Marine Court-Martialed for Displaying Bible Verse in Workplace

Monifa Sterling
Monifa Sterling was court martialed, but is appealing based on religious freedom. (Courtesy/Liberty Institute)

Liberty Institute and volunteer attorney Paul Clement asked the Court of Appeals for the Armed Forces (CAAF)—the highest military court whose cases are subject to review by the Supreme Court of the United States—to review the case of Lance Corporal (LCpl) Monifa Sterling, USMC. LCpl Sterling was convicted at a court-martial for putting a Bible verse on her computer when she was stationed at Camp Lejune, North Carolina.

After being criminally prosecuted by the United States Government, LCpl Sterling initially represented herself, then appealed her case to the Navy-Marine Corps Court of Criminal Appeals. She again cited her First Amendment rights to religious expression, as well as her protection under the Religious Freedom Restoration Act (RFRA). RFRA is a vital law that has been used in court to protect religious liberty in various contexts.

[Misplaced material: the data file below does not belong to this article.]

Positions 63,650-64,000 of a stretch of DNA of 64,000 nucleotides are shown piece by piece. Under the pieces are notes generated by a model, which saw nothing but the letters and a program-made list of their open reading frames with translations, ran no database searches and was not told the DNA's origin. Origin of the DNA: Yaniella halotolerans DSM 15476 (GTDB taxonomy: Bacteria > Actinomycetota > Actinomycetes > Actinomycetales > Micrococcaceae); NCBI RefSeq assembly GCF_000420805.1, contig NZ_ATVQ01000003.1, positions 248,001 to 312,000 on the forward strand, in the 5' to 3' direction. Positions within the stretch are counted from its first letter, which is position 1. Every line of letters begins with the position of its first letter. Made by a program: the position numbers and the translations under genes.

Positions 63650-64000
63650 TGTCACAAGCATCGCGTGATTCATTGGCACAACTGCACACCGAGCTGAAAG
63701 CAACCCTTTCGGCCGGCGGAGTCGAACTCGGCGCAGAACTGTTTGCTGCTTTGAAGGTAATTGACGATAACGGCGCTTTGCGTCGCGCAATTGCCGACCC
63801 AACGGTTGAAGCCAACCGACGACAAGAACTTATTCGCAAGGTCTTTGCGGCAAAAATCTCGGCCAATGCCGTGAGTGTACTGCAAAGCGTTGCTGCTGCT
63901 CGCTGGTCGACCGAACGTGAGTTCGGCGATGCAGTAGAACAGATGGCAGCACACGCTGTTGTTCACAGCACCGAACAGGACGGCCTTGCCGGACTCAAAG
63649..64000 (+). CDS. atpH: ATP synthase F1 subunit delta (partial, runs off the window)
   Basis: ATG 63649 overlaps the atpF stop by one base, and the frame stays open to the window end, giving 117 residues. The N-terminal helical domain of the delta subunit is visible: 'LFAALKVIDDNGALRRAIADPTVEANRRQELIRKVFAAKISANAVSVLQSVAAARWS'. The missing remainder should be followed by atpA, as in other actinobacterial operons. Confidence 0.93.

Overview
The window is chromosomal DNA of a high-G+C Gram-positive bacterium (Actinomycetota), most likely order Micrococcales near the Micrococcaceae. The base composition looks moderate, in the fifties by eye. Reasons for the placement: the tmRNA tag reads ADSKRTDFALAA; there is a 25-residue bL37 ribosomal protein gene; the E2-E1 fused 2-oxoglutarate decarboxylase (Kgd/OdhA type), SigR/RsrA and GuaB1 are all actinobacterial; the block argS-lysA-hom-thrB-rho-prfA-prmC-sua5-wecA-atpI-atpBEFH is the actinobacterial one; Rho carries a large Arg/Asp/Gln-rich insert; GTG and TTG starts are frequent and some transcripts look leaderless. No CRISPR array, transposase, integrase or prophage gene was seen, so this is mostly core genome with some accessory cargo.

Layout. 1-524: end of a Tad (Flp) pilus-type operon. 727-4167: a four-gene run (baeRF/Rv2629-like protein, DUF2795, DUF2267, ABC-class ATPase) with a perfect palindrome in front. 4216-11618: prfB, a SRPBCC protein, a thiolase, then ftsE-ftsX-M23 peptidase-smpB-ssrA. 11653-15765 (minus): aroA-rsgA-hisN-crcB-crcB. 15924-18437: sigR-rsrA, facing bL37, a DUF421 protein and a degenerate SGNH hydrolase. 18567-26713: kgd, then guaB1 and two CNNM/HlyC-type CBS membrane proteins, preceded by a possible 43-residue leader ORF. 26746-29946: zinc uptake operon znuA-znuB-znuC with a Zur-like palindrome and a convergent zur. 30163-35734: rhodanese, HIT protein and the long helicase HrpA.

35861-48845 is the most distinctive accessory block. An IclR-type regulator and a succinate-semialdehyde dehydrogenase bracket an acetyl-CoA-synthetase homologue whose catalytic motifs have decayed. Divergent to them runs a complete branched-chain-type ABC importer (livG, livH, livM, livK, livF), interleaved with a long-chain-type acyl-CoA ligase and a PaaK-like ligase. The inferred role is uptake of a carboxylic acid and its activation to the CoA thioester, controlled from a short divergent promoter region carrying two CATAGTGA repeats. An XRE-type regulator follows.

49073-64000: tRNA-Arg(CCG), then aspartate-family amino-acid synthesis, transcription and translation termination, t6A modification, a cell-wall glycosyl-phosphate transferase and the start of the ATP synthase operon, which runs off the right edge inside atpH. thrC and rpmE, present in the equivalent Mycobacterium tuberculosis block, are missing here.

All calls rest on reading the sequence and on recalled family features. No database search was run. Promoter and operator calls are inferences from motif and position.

But in this case, both the trial and the appellate court said RFRA did not apply because displaying a Bible verse does not constitute religious exercise. Sterling and her attorneys take issue with this opinion.

"If the government can order a Marine not to display a Bible verse, they could try and order her not to get a religious tattoo, or go to church on Sunday," says Liberty Institute Director of Military Affairs and Senior Counsel Mike Berry. "Restricting a Marine's free exercise of religion is blatantly unconstitutional."

Liberty Institute, along with volunteer attorney Paul Clement—a partner at Bancroft PLLC who has argued over 75 cases in the U.S. Supreme Court, including the recent Hobby Lobby victory—is now asking the court to rule that the appellate court should have applied RFRA in LCpl Sterling's case, protecting her right to post Bible verses as a form of religious exercise.